At a nearby bar, a bartender informed them that the "fraternity house up on the hill is empty."
"So we go up the hill and there's this big fraternity house and the door's cracked open and there's a couch in the front yard," Christini recalls. "We push the door open and the place is trashed. There's nobody there. We turn on the light and cockroach es [scurry]. We go upstairs and we're like, "OK, if the shower's working we're staying.'"
One of the sponsors of Camp Jeep showed an interest, which Christini used to obtain a matching-funds grant from Ben Franklin Technology Partners, a foundation that supports Pennsylvania technology entrepreneurs. He hired Villanova friend Mike Dunn, two 'Nova engineering interns and two Drexel MBA interns and set up in a 600-square-foot office space at 1241 Carpenter St.
By August of 2000, Christini was in negotiations with Raleigh Bikes: Raleigh planned to buy Christini's technology, and Christini would be charged with developing a line of all-wheel-drive bikes for the company. Just two years after quitting his day jo b, Christini appeared to have hit pay dirt. Until, of course, Raleigh went bankrupt, killing the deal. Most of the staff was laid off.
Things weren't about to get easier.
Former British Olympic cyclist Chris Church "was going to put a crapload of money" into the company, says Christini, but died of a heart attack as his test bike was en route. "We never even got the bike back."
A local investor they'd been warned about tried to muscle Christini out of his own company, explaining to a guy whose business was founded on the money of friends and family, "You shouldn't be so upset, this is just business."
Photo By: Michael T. Regan
And then there was JustBalls.com.
In the dizzying whirl of the dot-com boom, Christini regularly attended events where "three or four companies would give five-minute presentations, basically [paying to] pitch their ideas to 15 to 20 rich guys in a room."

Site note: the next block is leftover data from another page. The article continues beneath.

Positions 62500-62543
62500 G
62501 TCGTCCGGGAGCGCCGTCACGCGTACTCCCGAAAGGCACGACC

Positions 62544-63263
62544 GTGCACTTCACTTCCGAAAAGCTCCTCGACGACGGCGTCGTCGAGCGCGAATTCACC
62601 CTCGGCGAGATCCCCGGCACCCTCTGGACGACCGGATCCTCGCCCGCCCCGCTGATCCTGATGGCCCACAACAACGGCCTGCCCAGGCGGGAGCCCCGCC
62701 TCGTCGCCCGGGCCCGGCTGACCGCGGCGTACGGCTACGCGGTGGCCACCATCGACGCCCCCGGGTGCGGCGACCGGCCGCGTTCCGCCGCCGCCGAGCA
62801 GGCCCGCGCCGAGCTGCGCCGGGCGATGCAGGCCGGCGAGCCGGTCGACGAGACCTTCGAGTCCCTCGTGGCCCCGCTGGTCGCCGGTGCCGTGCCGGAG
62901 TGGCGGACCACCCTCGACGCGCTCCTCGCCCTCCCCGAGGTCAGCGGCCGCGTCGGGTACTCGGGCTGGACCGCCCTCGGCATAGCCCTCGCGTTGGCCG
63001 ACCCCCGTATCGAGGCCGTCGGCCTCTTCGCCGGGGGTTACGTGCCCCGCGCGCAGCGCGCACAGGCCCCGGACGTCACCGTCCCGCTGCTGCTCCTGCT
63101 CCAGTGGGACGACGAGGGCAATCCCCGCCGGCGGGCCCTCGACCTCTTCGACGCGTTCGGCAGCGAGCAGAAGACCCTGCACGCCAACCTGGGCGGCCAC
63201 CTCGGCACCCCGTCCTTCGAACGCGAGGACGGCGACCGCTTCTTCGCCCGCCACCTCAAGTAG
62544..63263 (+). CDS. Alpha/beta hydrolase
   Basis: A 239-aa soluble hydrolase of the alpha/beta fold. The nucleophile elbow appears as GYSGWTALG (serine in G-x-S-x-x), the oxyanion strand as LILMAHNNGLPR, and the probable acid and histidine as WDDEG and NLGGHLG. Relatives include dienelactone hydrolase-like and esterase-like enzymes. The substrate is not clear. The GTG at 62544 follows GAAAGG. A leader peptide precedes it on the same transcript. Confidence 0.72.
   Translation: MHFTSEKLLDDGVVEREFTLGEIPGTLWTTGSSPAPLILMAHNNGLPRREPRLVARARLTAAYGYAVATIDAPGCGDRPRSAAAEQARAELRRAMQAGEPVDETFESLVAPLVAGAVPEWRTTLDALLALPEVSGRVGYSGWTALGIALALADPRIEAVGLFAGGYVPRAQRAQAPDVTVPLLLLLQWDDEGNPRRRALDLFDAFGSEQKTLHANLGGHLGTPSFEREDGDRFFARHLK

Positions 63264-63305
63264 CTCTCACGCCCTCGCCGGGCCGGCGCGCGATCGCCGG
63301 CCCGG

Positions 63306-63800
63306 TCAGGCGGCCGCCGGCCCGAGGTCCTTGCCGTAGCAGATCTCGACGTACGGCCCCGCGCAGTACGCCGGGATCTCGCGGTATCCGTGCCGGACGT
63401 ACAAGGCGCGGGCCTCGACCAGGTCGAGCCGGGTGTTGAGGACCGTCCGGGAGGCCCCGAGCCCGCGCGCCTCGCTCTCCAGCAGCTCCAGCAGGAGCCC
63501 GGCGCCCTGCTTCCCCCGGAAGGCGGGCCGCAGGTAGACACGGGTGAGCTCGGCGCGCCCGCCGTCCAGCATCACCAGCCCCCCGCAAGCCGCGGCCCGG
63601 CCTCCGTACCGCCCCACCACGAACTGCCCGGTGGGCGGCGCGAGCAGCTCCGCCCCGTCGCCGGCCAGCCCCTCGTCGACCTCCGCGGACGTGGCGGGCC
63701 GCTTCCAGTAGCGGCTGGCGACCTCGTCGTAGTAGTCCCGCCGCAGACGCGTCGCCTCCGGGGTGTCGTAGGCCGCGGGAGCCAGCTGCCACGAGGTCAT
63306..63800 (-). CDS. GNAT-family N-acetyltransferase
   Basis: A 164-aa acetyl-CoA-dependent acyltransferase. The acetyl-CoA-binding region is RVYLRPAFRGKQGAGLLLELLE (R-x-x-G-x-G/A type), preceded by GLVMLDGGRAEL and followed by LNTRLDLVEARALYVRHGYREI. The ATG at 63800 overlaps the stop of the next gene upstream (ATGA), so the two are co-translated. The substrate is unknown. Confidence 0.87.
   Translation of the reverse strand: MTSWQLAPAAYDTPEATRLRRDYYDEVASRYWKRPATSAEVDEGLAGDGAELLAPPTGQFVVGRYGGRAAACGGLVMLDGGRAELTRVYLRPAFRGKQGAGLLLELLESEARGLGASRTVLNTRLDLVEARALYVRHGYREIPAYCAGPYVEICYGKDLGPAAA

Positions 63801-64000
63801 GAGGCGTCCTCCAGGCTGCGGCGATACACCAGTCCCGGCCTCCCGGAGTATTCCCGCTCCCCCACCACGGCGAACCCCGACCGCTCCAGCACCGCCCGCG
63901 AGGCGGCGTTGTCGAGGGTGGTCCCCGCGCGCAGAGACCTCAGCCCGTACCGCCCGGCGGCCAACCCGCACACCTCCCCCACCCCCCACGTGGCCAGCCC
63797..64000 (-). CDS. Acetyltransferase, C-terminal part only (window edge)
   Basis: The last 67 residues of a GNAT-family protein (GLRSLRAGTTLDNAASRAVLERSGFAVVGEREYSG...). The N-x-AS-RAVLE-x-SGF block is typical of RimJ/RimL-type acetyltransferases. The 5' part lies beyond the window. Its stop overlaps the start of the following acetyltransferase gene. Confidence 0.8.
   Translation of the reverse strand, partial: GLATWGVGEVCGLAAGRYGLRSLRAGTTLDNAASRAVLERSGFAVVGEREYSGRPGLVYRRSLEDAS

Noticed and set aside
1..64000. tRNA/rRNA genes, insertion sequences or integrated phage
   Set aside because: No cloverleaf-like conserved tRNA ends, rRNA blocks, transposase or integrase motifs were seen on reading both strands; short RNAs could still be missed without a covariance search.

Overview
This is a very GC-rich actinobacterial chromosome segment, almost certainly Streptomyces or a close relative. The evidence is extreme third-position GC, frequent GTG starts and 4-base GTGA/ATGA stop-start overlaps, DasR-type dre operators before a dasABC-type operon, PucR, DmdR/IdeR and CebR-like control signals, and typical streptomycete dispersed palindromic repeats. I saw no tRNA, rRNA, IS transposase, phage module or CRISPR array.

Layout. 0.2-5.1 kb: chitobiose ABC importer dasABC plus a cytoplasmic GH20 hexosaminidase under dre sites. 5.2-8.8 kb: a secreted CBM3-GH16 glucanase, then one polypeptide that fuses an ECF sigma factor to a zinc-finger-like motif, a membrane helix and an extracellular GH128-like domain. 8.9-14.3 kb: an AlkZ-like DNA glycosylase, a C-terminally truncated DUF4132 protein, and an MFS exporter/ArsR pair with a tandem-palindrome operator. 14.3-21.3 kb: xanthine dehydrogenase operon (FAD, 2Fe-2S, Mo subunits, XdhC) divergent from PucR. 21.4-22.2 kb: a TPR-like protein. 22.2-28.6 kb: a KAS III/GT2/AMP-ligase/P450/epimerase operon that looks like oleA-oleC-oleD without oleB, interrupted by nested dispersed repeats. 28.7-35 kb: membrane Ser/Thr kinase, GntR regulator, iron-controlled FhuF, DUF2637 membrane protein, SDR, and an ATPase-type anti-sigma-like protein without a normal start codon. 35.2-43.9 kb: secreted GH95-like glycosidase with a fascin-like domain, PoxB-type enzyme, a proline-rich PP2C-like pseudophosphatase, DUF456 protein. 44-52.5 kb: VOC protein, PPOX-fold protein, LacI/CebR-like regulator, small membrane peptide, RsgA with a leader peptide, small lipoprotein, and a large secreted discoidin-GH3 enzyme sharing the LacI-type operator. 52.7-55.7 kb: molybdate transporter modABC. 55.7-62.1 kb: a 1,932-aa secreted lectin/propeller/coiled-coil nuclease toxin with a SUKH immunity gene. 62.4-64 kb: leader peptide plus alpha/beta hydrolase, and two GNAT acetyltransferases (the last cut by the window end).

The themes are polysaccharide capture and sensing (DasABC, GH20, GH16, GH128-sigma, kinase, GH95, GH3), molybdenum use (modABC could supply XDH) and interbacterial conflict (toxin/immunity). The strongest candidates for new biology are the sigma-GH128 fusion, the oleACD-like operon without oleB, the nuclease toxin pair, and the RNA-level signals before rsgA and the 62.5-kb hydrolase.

"We got a trophy once," he recalls. ""Best Company to Exhibit.' There was another award, "Company Most Likely to be Invested In,'" which went to a site called JustBalls.com, an online store where one could ostensibly buy any type of ball. JustBalls, as Christini recalls, walked out with millions from investors. He walked out with his trophy.
JustBalls.com had vanished from the Web by 2003.
At another event, he showed up with one of his bikes and was told he couldn't bring it into the building. "But we make bikes," he explained.
"Oh," replied the convention employee, "I just thought you were a Web site that sold bikes."
Which explains why most of the approximately $2 million that's gone into the company since they incorporated has come from family, friends and people known as "angel investors." Unlike venture capitalists, angels invest in products they believe in, und erstanding that the payoff may not be immediate or even great. They're investors like Philip McLaughlin, a professor emeritus at Villanova and Christini's one-time gearing mentor, and David Boyer, former CEO of Limerick aerospace and marine products compa ny Teleflex. Boyer now serves as Christini's managing director and is the company's resident "gray hair," or investor wrangler.
Though the going was never easy, there were always enough people who believed to keep the company going.
"To have money from my cousins and uncles and college friends," says Christini. "It's like running a marathon and you break your foot, and people are like, "He'll keep on going.' Sometimes it feels like that. I can't leave this. I'm either sailing off into the sunset or I'm going down with the ship."
So Christini motorized. He had been turning the idea of an all-wheel-drive motorbike around in his head for a while, and with the Interbike 2002 trade show in Las Vegas quickly approaching, he sprung into action. He finished the design for the first Ch ristini motorbike in one week and, borrowing $5,000, made the parts in three weeks. The bike was finished just in time. (Trade shows, for the uninitiated, are industry group gropes where companies set up foam-core booths in convention centers and make dea ls over drinks at after-parties.)
Photo By: Michael T. Regan
The response there and ever since has been a revelation.
"We have not run into anybody who's been like, "What the hell are you smoking?' Which was very common with the bicycle," says Christini. "Everybody with the motorcycle just gets it, and it's really been amazing to have that happen."